Industrial production is driven by society’s demand of fuels, chemicals and materials, which has resulted in unsustainable levels of consumption and emissions. Fossil fuels are still the most common sources of carbon used in production processes. Besides long-term availability issues of fossil fuels, the chemical, petrochemical and road transport sectors contributed to circa 20% of the global greenhouse gas (GHG) emissions in 2012. Therefore, identifying alternative carbon resources can be crucial to address these concerns derived from the large-scale use of fossil fuels.
This thesis investigates the use of industrial waste streams (including industrial wastewater and CO2 emitted in industrial processes) as alternative resources for the production of chemicals and fuels. Through waste valorisation, waste streams are converted into valuable products to provide an additional service. There is a need to improve our current understanding on to what extent waste-to-product approaches can contribute to reduce fossil feedstock demand and climate change while providing a business case. Thus, the focus of this dissertation is on the investigation of novel waste-to-product technologies at early development stages. In particular, three knowledge gaps are explored: the environmental performance and economic viability of novel waste-to-product technologies; the suitability of early assessments to evaluate the performance of novel waste-to-product technologies; and whether the increase in operational complexity in waste-to-product technologies pays-off.
Careful assessments of different novel waste-to-product technologies and configurations, quantifying costs and environmental impacts prior to commercial-scale implementation can provide insights of their potential and limitations, which are needed to foster the use of waste as an alternative carbon resource. Eventually, this might enable minimising possible downsides and identify the most promising strategies.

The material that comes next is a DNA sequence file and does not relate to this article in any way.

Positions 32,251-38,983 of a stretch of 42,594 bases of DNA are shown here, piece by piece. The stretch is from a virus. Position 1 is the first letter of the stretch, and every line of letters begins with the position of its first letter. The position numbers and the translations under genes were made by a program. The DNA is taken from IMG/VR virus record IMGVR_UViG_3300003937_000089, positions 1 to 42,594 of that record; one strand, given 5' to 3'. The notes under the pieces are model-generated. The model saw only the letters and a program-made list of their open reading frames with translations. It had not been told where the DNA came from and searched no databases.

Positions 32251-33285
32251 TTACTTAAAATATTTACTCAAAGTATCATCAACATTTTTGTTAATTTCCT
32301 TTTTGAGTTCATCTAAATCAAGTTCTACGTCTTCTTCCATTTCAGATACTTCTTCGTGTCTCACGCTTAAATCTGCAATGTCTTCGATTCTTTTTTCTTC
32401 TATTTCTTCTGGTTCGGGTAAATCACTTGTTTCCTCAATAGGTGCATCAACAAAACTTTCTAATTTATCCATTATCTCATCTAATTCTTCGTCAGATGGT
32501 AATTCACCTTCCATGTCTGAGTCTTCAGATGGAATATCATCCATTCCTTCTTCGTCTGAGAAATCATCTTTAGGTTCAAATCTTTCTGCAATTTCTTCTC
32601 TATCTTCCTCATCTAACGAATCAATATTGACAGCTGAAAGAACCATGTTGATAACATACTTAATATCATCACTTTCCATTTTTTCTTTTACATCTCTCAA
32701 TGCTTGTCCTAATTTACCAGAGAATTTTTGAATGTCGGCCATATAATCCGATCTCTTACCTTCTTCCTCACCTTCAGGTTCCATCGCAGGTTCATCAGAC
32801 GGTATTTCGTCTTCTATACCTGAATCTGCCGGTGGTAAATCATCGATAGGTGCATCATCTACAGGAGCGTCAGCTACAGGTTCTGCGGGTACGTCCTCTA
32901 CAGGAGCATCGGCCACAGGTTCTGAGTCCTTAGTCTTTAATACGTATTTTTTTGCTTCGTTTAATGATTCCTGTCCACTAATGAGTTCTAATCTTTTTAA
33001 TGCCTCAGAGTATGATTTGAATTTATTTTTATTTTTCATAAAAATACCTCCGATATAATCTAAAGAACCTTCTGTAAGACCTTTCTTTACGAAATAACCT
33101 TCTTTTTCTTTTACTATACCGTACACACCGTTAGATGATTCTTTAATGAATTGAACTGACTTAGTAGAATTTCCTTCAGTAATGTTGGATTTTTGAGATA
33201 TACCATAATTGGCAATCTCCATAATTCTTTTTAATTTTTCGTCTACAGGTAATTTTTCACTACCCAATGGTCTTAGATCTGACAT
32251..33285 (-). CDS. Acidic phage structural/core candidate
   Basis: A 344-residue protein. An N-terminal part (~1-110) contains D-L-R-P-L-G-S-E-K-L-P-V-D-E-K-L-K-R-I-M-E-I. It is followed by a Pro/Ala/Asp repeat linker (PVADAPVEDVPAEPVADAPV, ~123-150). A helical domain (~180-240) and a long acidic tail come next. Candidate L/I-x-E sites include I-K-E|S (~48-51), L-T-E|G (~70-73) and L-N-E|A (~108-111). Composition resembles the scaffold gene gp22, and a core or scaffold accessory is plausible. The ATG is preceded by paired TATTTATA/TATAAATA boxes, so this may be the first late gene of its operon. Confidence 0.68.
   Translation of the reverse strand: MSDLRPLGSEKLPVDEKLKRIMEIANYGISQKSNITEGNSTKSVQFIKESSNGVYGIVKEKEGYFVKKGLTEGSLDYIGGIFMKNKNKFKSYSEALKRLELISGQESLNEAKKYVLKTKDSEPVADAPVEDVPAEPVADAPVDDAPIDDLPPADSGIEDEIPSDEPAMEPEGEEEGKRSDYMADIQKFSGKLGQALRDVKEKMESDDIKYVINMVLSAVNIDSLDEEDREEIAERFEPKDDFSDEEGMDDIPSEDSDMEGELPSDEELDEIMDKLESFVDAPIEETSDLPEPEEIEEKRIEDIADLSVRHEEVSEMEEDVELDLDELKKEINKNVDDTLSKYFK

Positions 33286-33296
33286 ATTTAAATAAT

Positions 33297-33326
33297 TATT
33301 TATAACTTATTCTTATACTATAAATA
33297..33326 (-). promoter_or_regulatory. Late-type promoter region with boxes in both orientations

The overall goal of this thesis is to gain insights into the performance of novel waste-to-product technologies by assessing their environmental and economic performance at the early development stage.
To achieve this goal, several case studies were developed. In these case studies, novel waste-to-product technologies with different type of waste used as resource (i.e. wastewater or CO2), diverse final products (i.e. polymers, fine chemicals or transportation fuels) and various levels of configuration complexity (i.e. integrated systems, multi-output processes or cascading in consecutive series) were explored. Comprehensive ex-ante assessments were performed including process design, modelling, ex-ante techno-economic and environmental life-cycle assessments of waste-to-product technologies at their early development stages.
Based on the ex-ante technology assessments performed in this thesis, promising opportunities for novel waste-to-product technologies were found. According to the analyses carried out, there is potential in novel waste-to-product technologies to lower fossil feedstock demand and contribute to climate change mitigation. However, environmental and economic gains are not guaranteed in all novel waste-to-product technologies.
Therefore, performing ex-ante technology assessments integrating economic and environmental aspects before introducing any novel waste-to-product technology is recommended. Ex-ante assessments allow identifying trade-offs and the most promising alternatives at an early-stage, thereby supporting technology development. Moreover, ex-ante assessments allow effectively implementing measures to minimize future downsides.